Mayor Johnson meets with Pritzker, lawmakers in Springfield

SPRINGFIELD — Chicago Mayor Brandon Johnson met with Gov. J.B. Pritzker and state lawmakers on Wednesday to make his pitch for more state funding for critical city operations such as the public schools, and to discuss the Chicago Bears’ $3.2 billion domed stadium proposal.

Johnson is backing the Bears’ proposal, while Pritzker has labeled it a “nonstarter” in large part because of its large public funding component. Meeting with reporters late Wednesday afternoon, Johnson said conversations are ongoing but stressed the need to replace Soldier Field.

“You have a 100-year-old building that is millions of dollars in debt. And so you have this asset that is not getting the full benefit for the people of the state of Illinois,” he said. “And as the Bears continue to have these conversations with leadership, as well as the rank-and-file members, that’s the case that they will have to make, but understanding that we have a structural, damaged situation that really needs a solution.”

Johnson’s budget requests at the Illinois State Capitol came on the same day a state Senate committee approved legislation opposed by the mayor’s key ally, the Chicago Teachers Union, that would extend a school closure moratorium for all of the city’s public schools by two years. The CTU has labeled the measure, initially drawn up to protect selective-enrollment schools, as “racist,” as the union presses to invest more money in neighborhood schools.

“We want an equitable school district that speaks to the needs of the people of the city of Chicago,” Johnson said when asked about the bill. “And as these amendments continue to be assessed, we’re going to create more space for these conversations so that we ultimately get to the goal that we want, which is an equitable school district.”

Johnson previously has said his Springfield wish list includes $1 billion in state funding that’s “owed” to the “families of Chicago.” That money would include greater state aid under the evidence-based funding formula and additional teacher pension funds.

“We have to continue to make sure that the state of Illinois is doing right by the economic engine of the state of Illinois, which is the city of Chicago,” Johnson told reporters. “But it’s also to continue to build relationships of the opportunity that we have in this moment as a state to really build the type of operation that speaks to equity and justice.”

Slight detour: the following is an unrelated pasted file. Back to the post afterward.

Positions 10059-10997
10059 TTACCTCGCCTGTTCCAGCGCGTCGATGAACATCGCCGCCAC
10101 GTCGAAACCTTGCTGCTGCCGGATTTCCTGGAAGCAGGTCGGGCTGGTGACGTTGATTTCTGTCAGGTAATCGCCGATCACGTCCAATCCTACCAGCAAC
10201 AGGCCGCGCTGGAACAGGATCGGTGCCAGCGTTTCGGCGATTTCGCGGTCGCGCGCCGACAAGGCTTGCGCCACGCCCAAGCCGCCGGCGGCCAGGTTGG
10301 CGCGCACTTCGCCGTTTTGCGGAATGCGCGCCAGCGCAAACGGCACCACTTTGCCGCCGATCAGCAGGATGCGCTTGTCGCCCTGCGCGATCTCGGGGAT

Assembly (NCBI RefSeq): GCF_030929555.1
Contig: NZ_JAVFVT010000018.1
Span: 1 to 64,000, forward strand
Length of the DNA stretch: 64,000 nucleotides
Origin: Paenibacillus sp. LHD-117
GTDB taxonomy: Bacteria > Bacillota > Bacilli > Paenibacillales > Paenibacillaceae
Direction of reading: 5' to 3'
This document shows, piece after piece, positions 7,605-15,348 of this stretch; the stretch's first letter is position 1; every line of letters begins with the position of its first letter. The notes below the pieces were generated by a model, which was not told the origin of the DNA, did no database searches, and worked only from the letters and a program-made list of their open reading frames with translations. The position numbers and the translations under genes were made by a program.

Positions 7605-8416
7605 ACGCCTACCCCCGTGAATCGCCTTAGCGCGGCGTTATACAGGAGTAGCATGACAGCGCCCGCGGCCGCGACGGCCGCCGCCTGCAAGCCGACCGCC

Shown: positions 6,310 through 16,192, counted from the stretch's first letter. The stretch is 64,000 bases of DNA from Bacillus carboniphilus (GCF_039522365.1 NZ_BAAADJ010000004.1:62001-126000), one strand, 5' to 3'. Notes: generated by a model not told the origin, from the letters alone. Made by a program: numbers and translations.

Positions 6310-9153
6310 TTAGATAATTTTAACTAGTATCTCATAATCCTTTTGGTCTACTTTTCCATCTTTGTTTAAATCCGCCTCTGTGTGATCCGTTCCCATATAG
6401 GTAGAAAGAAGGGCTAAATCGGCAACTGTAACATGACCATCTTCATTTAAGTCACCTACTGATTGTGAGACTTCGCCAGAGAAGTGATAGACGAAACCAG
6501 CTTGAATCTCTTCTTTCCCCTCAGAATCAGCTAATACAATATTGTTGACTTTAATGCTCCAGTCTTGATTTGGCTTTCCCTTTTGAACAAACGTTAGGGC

Johnson’s request for additional funding for Chicago Public Schools could be a tall order, as Pritzker has over the last few years increased state funding for elementary and high schools only by minimum target of $350 million annually set in a 2017 education funding compromise under his predecessor, Republican Gov. Bruce Rauner.

Advocates have warned that those increases are not enough to meet the state’s goals of adequately funding public schools in Chicago and other parts of the state.

Pritzker also has indicated that belt-tightening is needed to secure his $52.7 billion budget proposal, which is now negotiated by state lawmakers ahead of a scheduled May 24 adjournment.

There was no full accounting of specifics disclosed by city or state officials on what the progressive mayor discussed at  Wednesday’s meetings. But a meeting with progressive Democratic lawmakers involved some “less high-profile budget needs,” such as lead service pipe replacement, according to state Rep. Kelly Cassidy, a Chicago Democrat.

She said school funding and the Bears’ stadium plan came up. But the meeting was brief and specifics were few, Cassidy said.

Johnson arrived at the Capitol early Wednesday afternoon. He met separately with Pritzker, the two top leaders of the Democrats’ legislative supermajority, House Speaker Emanuel “Chris” Welch of Hillside and Senate President Don Harmon of Oat Park, and various lawmakers. At one point, a reporter asked Johnson how the sessions were going.

“Well, you know, it’s Springfield,” he said, before walking up to the third floor of the Capitol.

Funding for Chicago’s public transportation apparatus could also be on Johnson’s Springfield agenda. Lawmakers are weighing a sweeping set of recommendations about what Chicago-area transit could look like in the future, including whether the CTA should be consolidated with Metra and Pace into one agency and how to address a transit fiscal cliff expected when federal pandemic aid runs out.

But Pritzker and Johnson differ on who should be leading the charge. The governor has indicated in recent weeks that the CTA is due for an “evolution of the leadership,” comments that were directed toward CTA President Dorval Carter, who has come under fire by critics for the transit agency’s shortcomings. Johnson has not said whether Carter should be removed from his post.

Separately Wednesday, members of the Chicago City Council’s aldermanic Black Caucus were in Springfield on Wednesday to talk to Welch about ward-level priorities, including education and neighborhood improvement issues.

Ald. Jeanette Taylor, of the South Side’s 20th Ward, said she supports extending the moratorium on school closings, and that there is a need to “invest in alternative schools.”

But she also cited the need for nuts and bolts infrastructure improvements.

“I could never in my tenure get all of my streets and sidewalks done, and so I need to be able to ask those state (elected officials), senators and my Cook County commissioners, because that’s the next stop. … ‘Hey, how are we working together to make sure that every community looks good?’” Taylor said.

Tribune reporter Olivia Olander contributed.

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